13 REASONS WHY needs to be watched/read: From the viewpoint of a Suicide Survivor

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The vast majority of what I write on my main website, Artistic Bent is dedicated to showcasing the talents of others but I decided to start Physiux in order to showcase my own voice.

When I found out Netflix was releasing a miniseries based on the novel 13 Reasons Why I decided to read the book first. It’s an odd habit of mine to want to read the book before seeing the movie or TV show but I like to see what the author originally intended so I can form my first opinion on that rather than base it on someone else’s view of the work.

After reading the book I wasn’t sure I would watch the Netflix version because getting through the book was difficult enough. My problem with the story wasn’t that Jay Asher wrote a bad book, it was that I emphasized too much with Hannah. Asher’s writing was so well done I had to often remind myself he wasn’t writing about me – this was fiction.

The thing is though Asher could have been writing about me, and many others from the world of reality, because I’m a suicide survivor.

I dealt with bullying through the vast majority of my education and even into my Freshman year of college. I never fit, even within my own family. I was the wrong everything. By the time I graduated high school I had attempted suicide by pills so many times my liver and kidneys never quite recovered.

Things came to a head when I was a senior in high school. One night I wrote out a note apologizing for not being strong enough and explained I could not handle it anymore being told in a variety of ways I was a loser and worse. I took a knife from our kitchen and hid it under my pillow intending to wait until everyone was asleep. I didn’t go through with it because all I could think about was what it would do to my younger brother and sister if they found me that way. Despite the fact that I had been conditioned at this point by many people to believe I was worthless trash I loved my siblings and the only thing stronger than my pain was a desire to protect them; even though I sucked at it.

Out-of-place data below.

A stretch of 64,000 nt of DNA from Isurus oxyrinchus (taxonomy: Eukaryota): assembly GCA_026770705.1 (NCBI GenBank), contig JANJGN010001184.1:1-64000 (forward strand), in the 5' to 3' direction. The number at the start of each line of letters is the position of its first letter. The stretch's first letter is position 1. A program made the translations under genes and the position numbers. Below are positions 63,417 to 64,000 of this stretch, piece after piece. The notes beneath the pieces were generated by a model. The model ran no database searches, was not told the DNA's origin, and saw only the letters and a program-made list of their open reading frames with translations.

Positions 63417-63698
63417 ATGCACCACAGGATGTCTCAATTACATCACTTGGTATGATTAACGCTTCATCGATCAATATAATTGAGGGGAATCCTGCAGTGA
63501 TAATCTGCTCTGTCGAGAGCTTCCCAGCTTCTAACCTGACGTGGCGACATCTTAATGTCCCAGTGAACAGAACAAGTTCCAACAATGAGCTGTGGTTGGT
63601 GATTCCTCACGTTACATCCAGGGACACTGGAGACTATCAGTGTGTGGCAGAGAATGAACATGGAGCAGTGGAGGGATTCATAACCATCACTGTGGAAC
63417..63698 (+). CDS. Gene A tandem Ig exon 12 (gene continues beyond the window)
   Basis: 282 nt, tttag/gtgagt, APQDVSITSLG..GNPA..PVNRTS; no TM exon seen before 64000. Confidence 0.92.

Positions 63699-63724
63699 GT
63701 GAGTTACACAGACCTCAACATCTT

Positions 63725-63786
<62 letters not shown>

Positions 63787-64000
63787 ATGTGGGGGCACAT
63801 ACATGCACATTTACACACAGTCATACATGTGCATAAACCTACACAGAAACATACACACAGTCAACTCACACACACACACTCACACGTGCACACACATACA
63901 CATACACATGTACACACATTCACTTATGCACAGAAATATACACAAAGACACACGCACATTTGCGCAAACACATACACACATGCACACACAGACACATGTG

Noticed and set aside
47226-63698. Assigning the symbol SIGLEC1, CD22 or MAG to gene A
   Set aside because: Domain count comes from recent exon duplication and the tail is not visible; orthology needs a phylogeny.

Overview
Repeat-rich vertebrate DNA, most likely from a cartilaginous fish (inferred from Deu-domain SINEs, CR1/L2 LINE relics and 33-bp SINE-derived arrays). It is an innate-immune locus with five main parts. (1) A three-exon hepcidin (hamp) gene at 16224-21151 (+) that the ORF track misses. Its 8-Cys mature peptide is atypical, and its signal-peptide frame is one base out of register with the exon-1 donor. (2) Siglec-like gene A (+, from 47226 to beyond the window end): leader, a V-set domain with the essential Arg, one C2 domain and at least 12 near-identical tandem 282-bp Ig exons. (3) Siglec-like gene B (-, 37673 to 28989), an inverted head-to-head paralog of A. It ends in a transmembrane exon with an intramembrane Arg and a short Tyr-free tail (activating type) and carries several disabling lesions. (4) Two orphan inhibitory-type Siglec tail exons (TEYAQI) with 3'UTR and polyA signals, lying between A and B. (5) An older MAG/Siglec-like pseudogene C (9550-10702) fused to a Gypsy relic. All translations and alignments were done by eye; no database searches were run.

I continued to struggle for a few years, bouncing around the world as I tried to find my place, a place where I felt safe and could breathe. Eventually I met someone who I thought could save me because I had never gained more strength than the little I found that night thinking about my siblings who didn’t need me anymore now that we were all adults; I never believed I could save myself.

When there has been years of consistent abuse/bullying, whatever form that takes, it leaves permanent damage that will open wounds at the most unexpected times. Those feelings of suicide will follow you into adulthood if you’re lucky enough to survive your teen years.

Unfortunately that relationship didn’t turn out to be the piece that would save me. Things worsened so much more than I ever thought possible that I finally broke in a way that not even God could fix. I tried telling people, I tried expressing my fear, my loneliness, the soul splitting pain I was in but all anyone seemed to think was that I was lying, being ‘dramatic’, trying to get attention, etc. No one believed I was dying right before their eyes because according to everyone I had no right to be.

What they saw was a person with a husband who everyone loved and thought was the American version of Prince William. A person with a house, a car, a good job, attending college and had family who was still financially supporting them. A person who had travelled around the world and seemingly lacked for nothing. I had nothing to be in pain over, at least nothing anyone would believe when I tried telling them, even when I had proof that my life wasn’t picture perfect.